With the ongoing battle between the big companies looking to see who can top the other with accurate, gory technology, there has been a trend in smaller developers to just forego that mess and focus on artistic style. While the pushing of technology forward is great for the industry as a whole, those with true vision that use the canvas and brushes already available typically make the games that become timeless, immune to the ravages of the next hot thing. Tequila Works is one such developer and their upcoming title, Rime, might just be their masterpiece.
The game centers on a small boy as he wakes up on a mysterious island, unsure how he arrived and what to do. Fortunately, there is a helpful fox present to lead the way. During his journey, the child must master platforming challenges, solve puzzles, and avoid other aggressive wildlife to discover what happened to him. This is all done in a world with bold colors and environment design that goes on divergent tangents while still feeling like everything belongs in the same world.
When playing the game, one can see some obvious influences. Fans of Ico will find plenty to love here, minus a language barrier that must be surmounted. I also felt like I detected a tinge of Dark Souls with how the environmental details left hints about what occurred on the island prior. The biggest influence, according to Jose Herraez from Tequila Works, is the seminal PlayStation title, Journey. The team wants the experience to focus on the actual adventure, and not the end goal. Plus, the kid’s red cape does certainly call the title to mind.
It helps that the actual travels are just so well done. One of the primary elements to solving puzzles is the use of a shout button. Various jade statues around the world resonate to his shouts, triggering switches and opening doors. As an aside, the Mega 64 episode about this game will be them in a museum, yelling at carvings. I’m just calling it here and now so that no one is surprised. There are many sections where this mechanic requires two or more of these to be triggered at once, required special placement of spheres that can amplify his voice. Because if there is one thing the world needs, it’s a child being able to scream louder.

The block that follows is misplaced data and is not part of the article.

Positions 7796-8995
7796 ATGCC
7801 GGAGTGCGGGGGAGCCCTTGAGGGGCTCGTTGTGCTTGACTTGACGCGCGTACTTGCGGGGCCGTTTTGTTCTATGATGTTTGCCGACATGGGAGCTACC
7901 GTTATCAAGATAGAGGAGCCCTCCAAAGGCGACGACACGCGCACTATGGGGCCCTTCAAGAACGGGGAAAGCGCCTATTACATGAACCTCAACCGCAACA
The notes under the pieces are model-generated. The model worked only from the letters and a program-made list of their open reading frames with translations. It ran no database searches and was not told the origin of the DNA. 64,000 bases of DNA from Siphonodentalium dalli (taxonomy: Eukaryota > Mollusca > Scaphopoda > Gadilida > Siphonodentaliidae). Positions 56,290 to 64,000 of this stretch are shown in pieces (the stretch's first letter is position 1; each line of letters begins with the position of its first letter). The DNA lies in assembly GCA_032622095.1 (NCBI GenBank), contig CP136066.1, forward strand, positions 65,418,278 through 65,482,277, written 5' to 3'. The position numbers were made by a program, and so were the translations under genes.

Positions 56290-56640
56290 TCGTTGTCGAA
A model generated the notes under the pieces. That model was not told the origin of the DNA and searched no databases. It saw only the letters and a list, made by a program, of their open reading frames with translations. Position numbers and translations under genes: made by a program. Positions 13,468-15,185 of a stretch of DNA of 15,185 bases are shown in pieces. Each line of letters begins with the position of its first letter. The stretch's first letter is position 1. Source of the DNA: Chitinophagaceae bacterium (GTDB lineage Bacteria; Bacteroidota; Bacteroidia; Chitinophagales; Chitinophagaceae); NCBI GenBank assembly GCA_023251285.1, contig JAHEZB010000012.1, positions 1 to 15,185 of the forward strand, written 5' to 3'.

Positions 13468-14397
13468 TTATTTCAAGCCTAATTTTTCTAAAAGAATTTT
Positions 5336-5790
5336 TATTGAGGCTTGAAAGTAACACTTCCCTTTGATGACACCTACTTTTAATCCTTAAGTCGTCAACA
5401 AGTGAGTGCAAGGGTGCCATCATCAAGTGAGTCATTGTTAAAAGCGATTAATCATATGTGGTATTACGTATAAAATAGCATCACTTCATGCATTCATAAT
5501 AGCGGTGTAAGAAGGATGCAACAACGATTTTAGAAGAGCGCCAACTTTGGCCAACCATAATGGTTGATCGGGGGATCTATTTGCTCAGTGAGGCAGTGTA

These aren’t the only elements of the puzzle solving. In a portion that takes place slightly later in the game, the boy becomes the object of hunger for a large, birdlike thing. Using various elements for cover, I had to duck and dodge until I could get to an underground portion to unlock access for a towering windmill. Using various hints embedded in the environments, I was finally able to trigger a lightening storm to defeat the creature and allow for a more free exploration of the environment. This situation proved to me that there will be enough variety to the situation to lay proof to the focus on the journey itself.
If forced to render a criticism about the experience, the troubles may lie in the perspective found in some of the jumps. I am unsure if this was due to eye fatigue from the overload that is PAX, or some potentially spotty camera work, but I did miss a few jumps that should have been easy. Fortunately, even if it were a design issue, and I’m still leaning towards the problem being solely with me, it is mitigated with a generous checkpoint system and instant respawn. Any failure wasn’t frustrating, because trying again didn’t involve redoing tons of work. According to Tequila Works, this was an intentional design choice. The protagonist is a young boy, a creature that typically has little regard for self preservation. They want the player to feel empowered to behave in that same reckless fashion without feeling the burden of boredom that would come from game delaying consequences.
All in all, I wasn’t particularly looking forward to my time with Rime. Looking at the previous coverage, it didn’t seem like it would be my type of thing. After playing a healthy chunk of it, I’m thrilled to announce that I was wrong. This is a title that has every indication of being fun and engaging. The design, look, and gameplay that I saw leads me to believe that it will be an instant classic when it launches in May.